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Many executives of publicly held companies grouse that Wall Street applies a “different set of rules” to Amazon. The company reports thinner gross margins, smaller profit percentages and wildly fluctuating operating leverage from quarter to quarter but the stock price goes up relentlessly. That strikes many executives as unfair – how does Jeff Bezos get away with it?
For some insight, consider a July 2010 interview in which Bezos said, “Our profitability is not our customers’ problem. We don’t take the point of view that we’re going to price products at a particular margin for ourselves. We say we’re going to price products competitively and we’ll figure it out over time, and if we find we can’t ever make money with that product, we’ll stop selling it. But we’re not going to make customers pay for any of our inefficiencies.”
That point of view is markedly different than a traditional view in distribution. It highlights the stark contrast between Bezos’ extreme long-term view versus the quarter-to-quarter orientation of most public companies. Bezos prevails because his strategy is actually more in line with how analysts value stocks – not less so.
Stock analysts typically value securities using discounted cash flow (DCF) models that project five to 10 years of cash flows plus a heavily discounted “terminal value” to account for all of the years beyond what’s in the model. Two very critical values in the DCF are the company’s projected growth rate and the gross margin.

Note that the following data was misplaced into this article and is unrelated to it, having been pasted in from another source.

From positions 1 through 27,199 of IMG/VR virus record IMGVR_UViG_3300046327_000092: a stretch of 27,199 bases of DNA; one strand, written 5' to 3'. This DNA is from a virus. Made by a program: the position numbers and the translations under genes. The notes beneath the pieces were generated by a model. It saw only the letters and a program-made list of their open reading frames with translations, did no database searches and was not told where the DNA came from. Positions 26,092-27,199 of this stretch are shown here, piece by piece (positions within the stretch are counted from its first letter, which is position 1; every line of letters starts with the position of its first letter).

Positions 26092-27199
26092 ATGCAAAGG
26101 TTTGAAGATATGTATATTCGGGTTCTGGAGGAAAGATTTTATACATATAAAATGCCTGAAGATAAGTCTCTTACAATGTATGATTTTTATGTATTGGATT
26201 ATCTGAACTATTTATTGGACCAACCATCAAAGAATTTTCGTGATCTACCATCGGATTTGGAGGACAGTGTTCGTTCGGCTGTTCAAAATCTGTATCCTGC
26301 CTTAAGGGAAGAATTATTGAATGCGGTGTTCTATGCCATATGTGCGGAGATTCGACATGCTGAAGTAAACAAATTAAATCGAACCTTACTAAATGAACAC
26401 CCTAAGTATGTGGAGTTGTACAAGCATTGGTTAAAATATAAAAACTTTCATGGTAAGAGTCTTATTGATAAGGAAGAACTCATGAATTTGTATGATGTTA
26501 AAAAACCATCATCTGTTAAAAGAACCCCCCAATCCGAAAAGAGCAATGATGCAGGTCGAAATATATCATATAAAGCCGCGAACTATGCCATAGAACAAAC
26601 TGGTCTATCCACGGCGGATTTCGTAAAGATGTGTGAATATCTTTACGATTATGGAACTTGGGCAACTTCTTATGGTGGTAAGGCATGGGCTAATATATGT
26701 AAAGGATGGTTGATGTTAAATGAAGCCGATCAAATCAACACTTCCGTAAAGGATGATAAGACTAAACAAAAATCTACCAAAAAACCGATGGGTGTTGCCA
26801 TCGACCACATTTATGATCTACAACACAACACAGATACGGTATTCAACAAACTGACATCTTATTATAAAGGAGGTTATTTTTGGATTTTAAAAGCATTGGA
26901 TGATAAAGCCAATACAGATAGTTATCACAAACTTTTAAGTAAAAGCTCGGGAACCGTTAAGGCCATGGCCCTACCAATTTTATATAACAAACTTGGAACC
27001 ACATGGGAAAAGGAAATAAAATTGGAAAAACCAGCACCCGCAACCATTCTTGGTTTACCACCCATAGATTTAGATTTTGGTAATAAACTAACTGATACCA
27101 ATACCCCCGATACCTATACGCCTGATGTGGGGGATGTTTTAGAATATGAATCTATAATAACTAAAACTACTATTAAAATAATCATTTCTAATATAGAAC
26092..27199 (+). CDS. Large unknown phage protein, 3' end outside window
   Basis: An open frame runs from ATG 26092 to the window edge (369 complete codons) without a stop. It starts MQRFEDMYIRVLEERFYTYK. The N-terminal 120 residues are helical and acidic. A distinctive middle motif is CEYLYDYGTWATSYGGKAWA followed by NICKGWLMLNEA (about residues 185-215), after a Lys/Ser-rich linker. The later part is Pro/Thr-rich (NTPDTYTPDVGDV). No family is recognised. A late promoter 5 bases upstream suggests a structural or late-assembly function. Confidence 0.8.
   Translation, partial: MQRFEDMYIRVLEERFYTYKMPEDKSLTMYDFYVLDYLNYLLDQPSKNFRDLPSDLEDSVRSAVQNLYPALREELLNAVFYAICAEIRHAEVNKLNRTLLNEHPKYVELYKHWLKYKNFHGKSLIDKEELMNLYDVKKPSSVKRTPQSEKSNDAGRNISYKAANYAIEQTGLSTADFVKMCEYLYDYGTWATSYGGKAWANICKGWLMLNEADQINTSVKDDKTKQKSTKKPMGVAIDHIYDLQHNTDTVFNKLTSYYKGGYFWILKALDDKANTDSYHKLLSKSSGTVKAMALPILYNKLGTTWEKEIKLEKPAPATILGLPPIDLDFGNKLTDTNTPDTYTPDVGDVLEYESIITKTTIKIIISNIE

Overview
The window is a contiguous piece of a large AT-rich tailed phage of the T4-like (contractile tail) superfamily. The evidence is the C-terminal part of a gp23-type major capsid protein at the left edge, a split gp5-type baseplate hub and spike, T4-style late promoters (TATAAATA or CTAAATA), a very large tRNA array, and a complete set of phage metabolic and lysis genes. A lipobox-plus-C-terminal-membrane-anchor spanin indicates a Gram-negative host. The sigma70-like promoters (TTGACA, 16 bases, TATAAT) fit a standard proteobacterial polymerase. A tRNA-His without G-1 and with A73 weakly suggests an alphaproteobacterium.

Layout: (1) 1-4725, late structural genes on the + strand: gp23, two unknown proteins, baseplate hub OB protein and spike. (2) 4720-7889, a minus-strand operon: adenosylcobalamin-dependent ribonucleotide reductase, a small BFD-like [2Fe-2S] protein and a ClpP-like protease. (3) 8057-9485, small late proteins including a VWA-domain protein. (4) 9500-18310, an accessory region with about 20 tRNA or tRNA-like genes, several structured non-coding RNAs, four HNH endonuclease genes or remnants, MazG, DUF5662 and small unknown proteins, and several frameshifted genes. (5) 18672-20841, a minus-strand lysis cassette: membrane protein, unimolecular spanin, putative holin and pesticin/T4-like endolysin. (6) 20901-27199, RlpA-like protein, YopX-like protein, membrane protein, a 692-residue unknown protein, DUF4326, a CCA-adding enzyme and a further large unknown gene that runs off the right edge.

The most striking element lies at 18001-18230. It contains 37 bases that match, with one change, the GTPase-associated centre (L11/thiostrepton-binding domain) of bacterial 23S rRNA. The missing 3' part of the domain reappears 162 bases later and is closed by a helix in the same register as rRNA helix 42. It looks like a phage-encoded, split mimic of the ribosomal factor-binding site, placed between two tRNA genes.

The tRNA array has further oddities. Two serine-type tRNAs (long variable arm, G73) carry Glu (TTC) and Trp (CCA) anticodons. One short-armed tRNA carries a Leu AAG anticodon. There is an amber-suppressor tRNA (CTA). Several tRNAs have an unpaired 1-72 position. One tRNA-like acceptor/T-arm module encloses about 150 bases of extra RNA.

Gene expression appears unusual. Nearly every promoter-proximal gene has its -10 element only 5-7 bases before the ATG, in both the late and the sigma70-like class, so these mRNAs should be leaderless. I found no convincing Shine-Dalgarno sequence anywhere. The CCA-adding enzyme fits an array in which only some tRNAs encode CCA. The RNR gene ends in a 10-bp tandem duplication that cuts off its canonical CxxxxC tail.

Bezos is relying on driving long-term growth rates to boost Amazon’s stock price while most distribution companies rely on margins. Both approaches are rational; if you can’t grow your business, you don’t have much choice but to manage margins.
Some businesses hate to admit these two variables are related – you can’t escape the law of price elasticity of demand unless you run a monopoly. If you raise prices, you impact your sales – but you have direct control over margins while demand generation investments are inherently speculative. That means you must have an aggressive and effective sales and marketing strategy if you want to rely on growth instead of margins to drive enterprise value.
Bezos’ comments from 2010 reveal his orientation to sales volume first and to then apply relentless operational excellence to wring inefficiencies out of his business. He’s achieving profitability by driving down costs to the point where competitive prices deliver profits, whereas most distributors manage pricing to hit profit targets. This recognizes that, over time, fast revenue growth helps you leverage off of your fixed cost base and funds investment in expertise and automation that drive down operating costs. Almost as a side effect, it feeds one of the most important variables in analysts’ models: growth!
That means if you can figure out how to grow, you can drive your stock price up for a long, long time. In contrast, raising margins is inherently limiting to stock price growth because price elasticity of demand pushes you to a ceiling where you can’t raise prices any further: your sales flatten or decline as you hit your profit-maximizing point between marginal revenue and marginal costs. Long-term revenue growth, on the other hand, can go on for years if you are smart enough to figure out how to do it.
Bezos is that smart. Are you?